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Cockpit-in-Court from an engraving by Mazell in Pennant's London, reproduced in the London Topographical Record (1903)

The Cockpit-in-Court (also known as the Royal Cockpit) was an early theatre in London, located at the Palace of Whitehall, next to St. James's Park, now the site of 70 Whitehall, in Westminster.

The structure was originally built by Henry VIII, after he had acquired Cardinal Wolsey's York Place to the north of the Palace of Westminster, following the Cardinal's downfall in 1529. It was one of a number of new pleasure buildings constructed for King Henry's entertainment, including a real tennis court, a bowling alley, and a tiltyard, and was used as an actual cockpit; that is, an area for staging cockfighting. Thus enlarged, the Palace of Whitehall became the main London residence of the Tudor and Stuart Kings of England, and the Palace of Westminster was relegated to ceremonial and administrative purposes only.[1]

Inigo Jones plans for the Cockpit-in-Court

The Cockpit ceased to be used for cockfighting in Jacobean times, and was used instead as a private theatre and as chambers for members of the Royal Household. It was redesigned in 1629 for Charles I by Inigo Jones as a private venue for staging court masques. It was the second cockpit that Jones had redesigned as a theatre, the other being the Cockpit Theatre in Drury Lane, which was renovated after a fire in 1617.

After the London theatre closure of the Interregnum, the Cockpit returned to use under Charles II, and was refitted in 1662. A new dressing room was added for female players, whose presence onstage was a recent theatrical innovation; its walls were decorated with green baize, one possible origin of the theatrical term "green room" for a dressing room.[2] Samuel Pepys records attending several plays at the Cockpit in his diary.

A retrospective plan of Whitehall Palace as it was in 1680, by Fisher. The Cockpit is the octagonal building near the top left corner. The Banqueting House is just to the left of the centre. Whitehall follows the line of the road marked "White Hall" from the right and continues through the west side of the Privy Garden. North is at the top.

In 1680, it was occupied by the Duke of Albemarle in his official capacity as Master of the Great Wardrobe, and later by Ralph, 1st Duke of Montagu in the same capacity.

Charles II gave the Cockpit to Princess Anne, daughter of Charles's brother James, Duke of York, in 1683. Anne and her closest friend, Sarah, Lady Churchill were imprisoned here during the Glorious Revolution; both their husbands, Prince George of Denmark and John, Baron Churchill switched their allegiances from James II to William of Orange. Sarah and Anne escaped to Nottingham shortly afterwards. The Palace of Whitehall was almost completely destroyed by fire in 1698. One prominent structure to survive was the Banqueting House, also designed by Inigo in 1619; another, lesser, structure to survive, was the Cockpit. After the fire, William III moved his London residence to nearby St James's Palace, and the site was rebuilt to be used as government offices, and residential and commercial premises.[1] The Cockpit was used to house government officials. It was first occupied by HM Treasury, whose offices elsewhere in the palace had been destroyed, until the Treasury moved to a new building on Horse Guards Road in 1734.[3]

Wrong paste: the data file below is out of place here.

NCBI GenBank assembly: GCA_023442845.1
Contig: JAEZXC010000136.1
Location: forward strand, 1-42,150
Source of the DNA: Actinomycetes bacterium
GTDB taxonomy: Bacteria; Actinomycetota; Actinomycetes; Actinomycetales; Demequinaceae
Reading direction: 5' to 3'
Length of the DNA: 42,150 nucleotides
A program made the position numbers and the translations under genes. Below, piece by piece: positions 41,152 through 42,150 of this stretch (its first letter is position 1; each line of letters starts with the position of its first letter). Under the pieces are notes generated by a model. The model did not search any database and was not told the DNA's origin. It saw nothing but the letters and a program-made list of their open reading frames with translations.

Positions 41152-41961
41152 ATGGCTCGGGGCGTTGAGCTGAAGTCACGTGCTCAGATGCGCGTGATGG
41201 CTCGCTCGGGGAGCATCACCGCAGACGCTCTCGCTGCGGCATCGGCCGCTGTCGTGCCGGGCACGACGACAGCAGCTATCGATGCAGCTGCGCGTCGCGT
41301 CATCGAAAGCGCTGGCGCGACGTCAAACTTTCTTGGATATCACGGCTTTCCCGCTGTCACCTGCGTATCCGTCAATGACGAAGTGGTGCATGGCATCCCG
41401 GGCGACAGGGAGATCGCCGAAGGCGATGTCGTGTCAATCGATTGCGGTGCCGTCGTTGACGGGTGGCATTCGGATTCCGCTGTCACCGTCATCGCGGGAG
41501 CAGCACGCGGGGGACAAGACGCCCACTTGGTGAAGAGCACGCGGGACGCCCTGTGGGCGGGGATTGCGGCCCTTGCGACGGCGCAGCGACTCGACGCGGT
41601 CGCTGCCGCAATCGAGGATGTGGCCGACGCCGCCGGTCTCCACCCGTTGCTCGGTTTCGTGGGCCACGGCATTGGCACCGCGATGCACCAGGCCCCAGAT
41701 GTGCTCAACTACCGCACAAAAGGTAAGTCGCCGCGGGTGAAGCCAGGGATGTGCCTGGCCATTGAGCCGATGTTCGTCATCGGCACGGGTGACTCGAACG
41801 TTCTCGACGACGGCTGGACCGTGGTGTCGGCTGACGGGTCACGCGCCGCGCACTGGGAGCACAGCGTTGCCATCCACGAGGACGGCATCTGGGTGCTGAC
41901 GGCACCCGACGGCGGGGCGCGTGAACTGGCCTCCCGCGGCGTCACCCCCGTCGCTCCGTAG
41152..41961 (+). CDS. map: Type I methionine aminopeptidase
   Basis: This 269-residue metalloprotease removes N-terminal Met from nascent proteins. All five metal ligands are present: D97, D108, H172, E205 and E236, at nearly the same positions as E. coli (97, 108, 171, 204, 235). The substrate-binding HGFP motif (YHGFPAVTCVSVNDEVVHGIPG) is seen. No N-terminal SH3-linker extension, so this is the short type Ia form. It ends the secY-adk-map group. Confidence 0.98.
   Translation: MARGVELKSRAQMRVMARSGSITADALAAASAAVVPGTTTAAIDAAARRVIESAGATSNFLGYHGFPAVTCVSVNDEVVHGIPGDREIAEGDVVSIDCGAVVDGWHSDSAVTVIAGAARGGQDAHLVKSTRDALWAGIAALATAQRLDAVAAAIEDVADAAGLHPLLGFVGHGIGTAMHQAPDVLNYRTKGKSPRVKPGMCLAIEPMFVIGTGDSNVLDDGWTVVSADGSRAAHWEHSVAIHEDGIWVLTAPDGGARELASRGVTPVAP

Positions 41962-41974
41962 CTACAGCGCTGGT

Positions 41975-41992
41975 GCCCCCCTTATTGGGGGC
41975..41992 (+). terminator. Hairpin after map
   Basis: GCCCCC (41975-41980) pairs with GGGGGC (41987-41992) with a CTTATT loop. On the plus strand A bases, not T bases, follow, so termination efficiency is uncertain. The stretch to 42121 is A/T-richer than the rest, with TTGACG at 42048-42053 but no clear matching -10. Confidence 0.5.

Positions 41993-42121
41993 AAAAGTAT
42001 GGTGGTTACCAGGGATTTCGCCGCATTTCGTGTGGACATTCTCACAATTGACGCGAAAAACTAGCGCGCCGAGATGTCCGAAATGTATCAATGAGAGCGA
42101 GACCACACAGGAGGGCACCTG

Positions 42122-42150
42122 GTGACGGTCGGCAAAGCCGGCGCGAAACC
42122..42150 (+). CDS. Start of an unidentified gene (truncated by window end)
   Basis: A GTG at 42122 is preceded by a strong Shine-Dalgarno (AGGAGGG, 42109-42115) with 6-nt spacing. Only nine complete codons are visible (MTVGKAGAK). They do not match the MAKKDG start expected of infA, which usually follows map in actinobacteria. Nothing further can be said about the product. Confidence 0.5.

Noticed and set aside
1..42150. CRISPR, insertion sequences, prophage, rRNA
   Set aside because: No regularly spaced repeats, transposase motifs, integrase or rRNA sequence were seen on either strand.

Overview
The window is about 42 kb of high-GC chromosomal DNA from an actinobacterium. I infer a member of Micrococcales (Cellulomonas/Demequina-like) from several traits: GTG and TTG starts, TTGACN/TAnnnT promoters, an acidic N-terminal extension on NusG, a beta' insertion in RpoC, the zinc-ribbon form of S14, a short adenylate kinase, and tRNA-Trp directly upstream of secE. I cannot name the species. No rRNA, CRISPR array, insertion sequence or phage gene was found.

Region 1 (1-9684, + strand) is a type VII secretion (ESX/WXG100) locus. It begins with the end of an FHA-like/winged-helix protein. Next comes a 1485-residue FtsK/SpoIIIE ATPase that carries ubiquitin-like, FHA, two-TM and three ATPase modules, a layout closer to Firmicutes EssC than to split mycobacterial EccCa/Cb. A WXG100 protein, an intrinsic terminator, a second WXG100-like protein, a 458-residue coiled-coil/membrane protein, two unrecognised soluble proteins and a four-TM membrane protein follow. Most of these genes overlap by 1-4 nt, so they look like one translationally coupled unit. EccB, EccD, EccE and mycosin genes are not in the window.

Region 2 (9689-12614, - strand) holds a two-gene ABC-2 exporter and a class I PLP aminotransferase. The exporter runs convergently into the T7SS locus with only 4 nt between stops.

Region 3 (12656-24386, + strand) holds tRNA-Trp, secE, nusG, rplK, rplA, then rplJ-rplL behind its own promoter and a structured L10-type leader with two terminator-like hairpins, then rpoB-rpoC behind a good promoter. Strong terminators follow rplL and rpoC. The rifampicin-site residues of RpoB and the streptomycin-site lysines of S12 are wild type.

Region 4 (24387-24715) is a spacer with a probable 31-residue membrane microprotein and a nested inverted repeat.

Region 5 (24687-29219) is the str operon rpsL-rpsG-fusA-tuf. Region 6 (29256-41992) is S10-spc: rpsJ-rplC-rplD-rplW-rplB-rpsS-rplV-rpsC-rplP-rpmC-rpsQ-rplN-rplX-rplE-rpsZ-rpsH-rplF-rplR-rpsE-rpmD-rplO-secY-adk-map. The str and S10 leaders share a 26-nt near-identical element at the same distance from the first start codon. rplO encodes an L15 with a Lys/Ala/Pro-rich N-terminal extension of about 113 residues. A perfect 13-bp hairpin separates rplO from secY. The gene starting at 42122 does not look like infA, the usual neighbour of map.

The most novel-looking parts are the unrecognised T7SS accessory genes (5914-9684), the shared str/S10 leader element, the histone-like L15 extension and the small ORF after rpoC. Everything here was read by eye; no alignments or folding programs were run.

When Anne became queen after the death of William in 1702, she gave the residence to her loyal friends John and Sarah, now Duke and Duchess of Marlborough. They vacated the residence during Anne's reign and it became the Treasury. After the Treasury moved, it was used in the late 18th century by the Foreign Office, after that government office had been founded at Cleveland Row, St James's but before it moved to Downing Street.[4] Next, it was used by the Privy Council as a council chamber, for judicial purposes. It continued to be used by the Privy Council after a new chamber was built for them in 1827. The current building on the site, at 70 Whitehall, is used by the Cabinet Office. The reconstructed Cockpit Passage in 70 Whitehall runs along the edge of the old tennis courts and into Kent's Treasury, built on the site of the original cockpit lodgings. The minstrel's gallery on the ground floor is currently decorated with pictures of fighting cocks and a model of the old Whitehall palace.

It should not be confused with Cockpit Steps nearby in St James Park, which lead up from Birdcage Walk past the site of a royal cockpit in Old Queen Street.


A replica theatre based on Inigo Jones' 1629 plan of the Cockpit-in-Court is planned as part of the Shakespeare North complex in Prescot, Merseyside.[5] The historical Prescot Playhouse, the inspiration behind the project,[6] existed between the mid-1590s and 1609.[7] No plans of that theatre survive, however.[6]


  1. ^ a b The Location - Whitehall, Ministry of Defence.
  2. ^ Alternative Theatres Archived 11 September 2006 at the Wayback Machine.
  3. ^ The Treasury Building - 1 Horse Guards Road Archived 25 September 2006 at the Wayback Machine, HM Treasury.
  4. ^ FCO Buildings: Historical Background, Foreign and Commonwealth Office.
  5. ^ Perraudin, Frances (22 April 2016). "Shakespeare North theatre plans given go-ahead". The Guardian. Retrieved 26 April 2016.
  6. ^ a b Paton, Maureen (26 March 2007). "Shakespeare's Globe goes North". The Daily Telegraph. Retrieved 26 April 2016.
  7. ^ Graham, Elspeth; Tyler, Rosemary (2011). ""So Unbridled & Badde an Handfull of England": The Social and Cultural Ecology of the Elizabethan Playhouse in Prescot". In Benbough-Jackson, Mike; Davies, Sam (eds.). Merseyside: Culture and Place. Newcastle: Cambridge Scholars Publishing. pp. 109–139. ISBN 1-4438-2964-1.

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Coordinates: 51°30′14″N 0°7′35″W / 51.50389°N 0.12639°W / 51.50389; -0.12639